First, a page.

Armenian Cucumber “Organic”


Brief description:

Armenian Cucumber also is known as the “Yard Long Cucumber” is actually in the melon. The cucumber has a mild sweet flavor, with a light green that can grow to 5-12” long when harvested. Armenian Cucumber grows to a slender and curved fruit that has light green skin that is heavily ribbed. Train them just like regular cucumbers on a fence or trellis. Loves hot weather, but remember to keep them well watered or you will have “bitter melons”. The Armenian Yard-Long cucumber is sweet and tender and matures in 65 days after seeds are sowed. They are also high in vitamins A, C, and K, and potassium.

13 in stock

Armenian Cucumber Organic
Days to Full Maturity: 63 Days
Non-GMO – Heirloom – High Germination Rate

Minimum Seed Count: 15

Light green, mild-tasting, deeply ribbed fruit. The elongated fruit yields uniform, easily digestible, fluted slices. They are apt to twist and coil growing on the ground but develop nice and straight when hanging from a trellis. Fruit reaches over 24 inches long but is best harvested at about 15 inches. This classic Armenian “cucumber” is actually a melon genetically.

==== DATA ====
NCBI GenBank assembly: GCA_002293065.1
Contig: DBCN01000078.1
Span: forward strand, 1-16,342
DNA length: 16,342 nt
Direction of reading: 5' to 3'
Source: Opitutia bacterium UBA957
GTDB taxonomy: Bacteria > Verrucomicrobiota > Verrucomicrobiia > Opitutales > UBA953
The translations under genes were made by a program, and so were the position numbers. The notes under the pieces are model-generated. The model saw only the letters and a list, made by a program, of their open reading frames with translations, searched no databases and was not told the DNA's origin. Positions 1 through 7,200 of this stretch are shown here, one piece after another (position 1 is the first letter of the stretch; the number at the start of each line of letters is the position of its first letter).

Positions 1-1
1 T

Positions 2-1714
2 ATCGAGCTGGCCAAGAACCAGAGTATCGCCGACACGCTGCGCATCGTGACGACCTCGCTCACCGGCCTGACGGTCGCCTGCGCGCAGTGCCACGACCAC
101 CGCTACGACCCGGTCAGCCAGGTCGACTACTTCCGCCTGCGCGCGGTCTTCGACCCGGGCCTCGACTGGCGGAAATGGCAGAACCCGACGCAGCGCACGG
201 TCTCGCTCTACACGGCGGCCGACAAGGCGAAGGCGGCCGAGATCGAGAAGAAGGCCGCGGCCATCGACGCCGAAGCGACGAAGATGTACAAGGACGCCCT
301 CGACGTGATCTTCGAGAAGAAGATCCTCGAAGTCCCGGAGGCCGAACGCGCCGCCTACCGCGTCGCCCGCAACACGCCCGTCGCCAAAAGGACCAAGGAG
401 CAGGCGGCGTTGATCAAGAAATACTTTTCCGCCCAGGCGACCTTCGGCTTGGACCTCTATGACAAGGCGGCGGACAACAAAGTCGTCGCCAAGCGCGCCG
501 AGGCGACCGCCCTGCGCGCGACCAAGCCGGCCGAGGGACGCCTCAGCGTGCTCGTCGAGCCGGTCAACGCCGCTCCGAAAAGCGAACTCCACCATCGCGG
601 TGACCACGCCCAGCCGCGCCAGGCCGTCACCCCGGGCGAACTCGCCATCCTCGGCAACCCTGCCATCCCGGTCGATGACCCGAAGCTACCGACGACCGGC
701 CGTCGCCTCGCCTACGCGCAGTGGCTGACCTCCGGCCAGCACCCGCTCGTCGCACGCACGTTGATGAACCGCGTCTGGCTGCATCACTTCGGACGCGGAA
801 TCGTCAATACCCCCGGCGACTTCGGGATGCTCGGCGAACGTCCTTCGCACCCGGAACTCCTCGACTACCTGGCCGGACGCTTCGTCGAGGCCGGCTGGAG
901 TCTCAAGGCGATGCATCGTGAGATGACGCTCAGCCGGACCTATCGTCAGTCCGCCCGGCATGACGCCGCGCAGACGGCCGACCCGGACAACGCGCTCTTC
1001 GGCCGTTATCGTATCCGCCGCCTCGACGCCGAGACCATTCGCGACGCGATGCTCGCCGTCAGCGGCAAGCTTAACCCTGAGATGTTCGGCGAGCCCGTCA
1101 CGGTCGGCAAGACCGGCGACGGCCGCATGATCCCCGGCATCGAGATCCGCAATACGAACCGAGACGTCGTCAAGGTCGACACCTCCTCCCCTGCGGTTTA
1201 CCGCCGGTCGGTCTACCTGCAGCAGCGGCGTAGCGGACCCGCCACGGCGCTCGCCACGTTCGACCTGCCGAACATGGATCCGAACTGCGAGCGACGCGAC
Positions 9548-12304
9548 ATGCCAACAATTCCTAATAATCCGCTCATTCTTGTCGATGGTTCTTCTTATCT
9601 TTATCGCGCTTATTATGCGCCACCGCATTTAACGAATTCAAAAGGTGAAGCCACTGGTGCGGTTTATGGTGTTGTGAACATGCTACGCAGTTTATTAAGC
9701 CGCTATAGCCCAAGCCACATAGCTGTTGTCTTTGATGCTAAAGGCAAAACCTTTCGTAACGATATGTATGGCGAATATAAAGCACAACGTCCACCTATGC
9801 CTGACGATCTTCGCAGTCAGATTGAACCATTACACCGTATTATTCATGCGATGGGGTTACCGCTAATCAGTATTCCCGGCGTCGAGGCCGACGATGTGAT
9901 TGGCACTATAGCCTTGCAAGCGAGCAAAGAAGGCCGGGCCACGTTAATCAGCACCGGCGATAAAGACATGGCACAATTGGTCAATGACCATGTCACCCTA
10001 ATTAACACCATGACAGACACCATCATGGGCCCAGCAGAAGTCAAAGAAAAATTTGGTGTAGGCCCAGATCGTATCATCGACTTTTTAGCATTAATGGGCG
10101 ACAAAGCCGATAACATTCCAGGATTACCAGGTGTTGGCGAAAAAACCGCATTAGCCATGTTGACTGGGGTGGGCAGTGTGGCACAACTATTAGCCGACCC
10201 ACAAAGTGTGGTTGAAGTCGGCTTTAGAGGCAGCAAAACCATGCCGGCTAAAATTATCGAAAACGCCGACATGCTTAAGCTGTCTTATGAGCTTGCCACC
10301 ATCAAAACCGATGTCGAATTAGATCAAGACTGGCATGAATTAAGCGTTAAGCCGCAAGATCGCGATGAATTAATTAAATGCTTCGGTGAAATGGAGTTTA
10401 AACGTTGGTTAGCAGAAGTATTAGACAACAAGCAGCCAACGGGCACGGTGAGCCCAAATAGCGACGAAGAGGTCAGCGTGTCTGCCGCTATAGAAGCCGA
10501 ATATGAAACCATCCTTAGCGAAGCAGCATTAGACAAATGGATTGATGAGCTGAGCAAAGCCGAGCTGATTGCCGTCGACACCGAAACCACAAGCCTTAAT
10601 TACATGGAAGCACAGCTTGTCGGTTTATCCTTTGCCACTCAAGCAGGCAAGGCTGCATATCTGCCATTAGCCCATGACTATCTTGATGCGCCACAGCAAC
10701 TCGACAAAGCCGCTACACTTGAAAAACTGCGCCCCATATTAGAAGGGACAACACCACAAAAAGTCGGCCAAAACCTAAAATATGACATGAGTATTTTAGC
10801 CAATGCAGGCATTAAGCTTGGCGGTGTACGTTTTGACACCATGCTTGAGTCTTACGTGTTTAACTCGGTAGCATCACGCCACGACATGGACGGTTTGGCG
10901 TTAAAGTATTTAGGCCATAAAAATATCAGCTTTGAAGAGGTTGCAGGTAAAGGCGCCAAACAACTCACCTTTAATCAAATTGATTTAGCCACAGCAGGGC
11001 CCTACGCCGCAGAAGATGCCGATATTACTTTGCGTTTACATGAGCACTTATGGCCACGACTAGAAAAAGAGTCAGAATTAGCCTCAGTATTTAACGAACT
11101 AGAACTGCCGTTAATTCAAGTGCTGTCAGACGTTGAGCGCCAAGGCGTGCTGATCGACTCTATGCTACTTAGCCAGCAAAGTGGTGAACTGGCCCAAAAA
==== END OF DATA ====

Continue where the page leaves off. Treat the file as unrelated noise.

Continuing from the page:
How to grow:

Armenian Cucumber seed packets do not take well to transplanting, so either starts them early in peat pots or plant them directly. Start them indoors about 2 weeks before frost, placing 3-4 seeds 1/2″ deep in the pot. Keep the air temperature at least 80 degrees F. When two or three leaves appear on each plant, cut off all but the strongest plant with scissors. Before planting them, “harden” the seedlings by setting them outside during the day. They should be planted no sooner than a week after the last spring frost when the air temperatures consistently average 65-75 degrees F. For planting them in a hill, place three seedlings or 7-8 seeds in each hill; space hills 4-5′ apart. If rows are preferrable, plant seedlings 1′ apart or place 5 seeds within 1′ and later thin them. Cucumbers love heat and cannot endure even a light frost; if cold temperatures threaten, cover the seedlings. Since cucumbers love to climb, providing a trellis will save space in your garden and produce straighter cucumbers that are easier to pick; however, the vines will simply spread out over the ground if no trellis is provided. Some gardeners plant their cucumbers with corn since the two plants benefit each other and the cucumbers will climb the corn. Planting several radishes with cucumbers seems to repel damaging cucumber beetles; however, cucumbers do not like being planted near potatoes or aromatic herbs.


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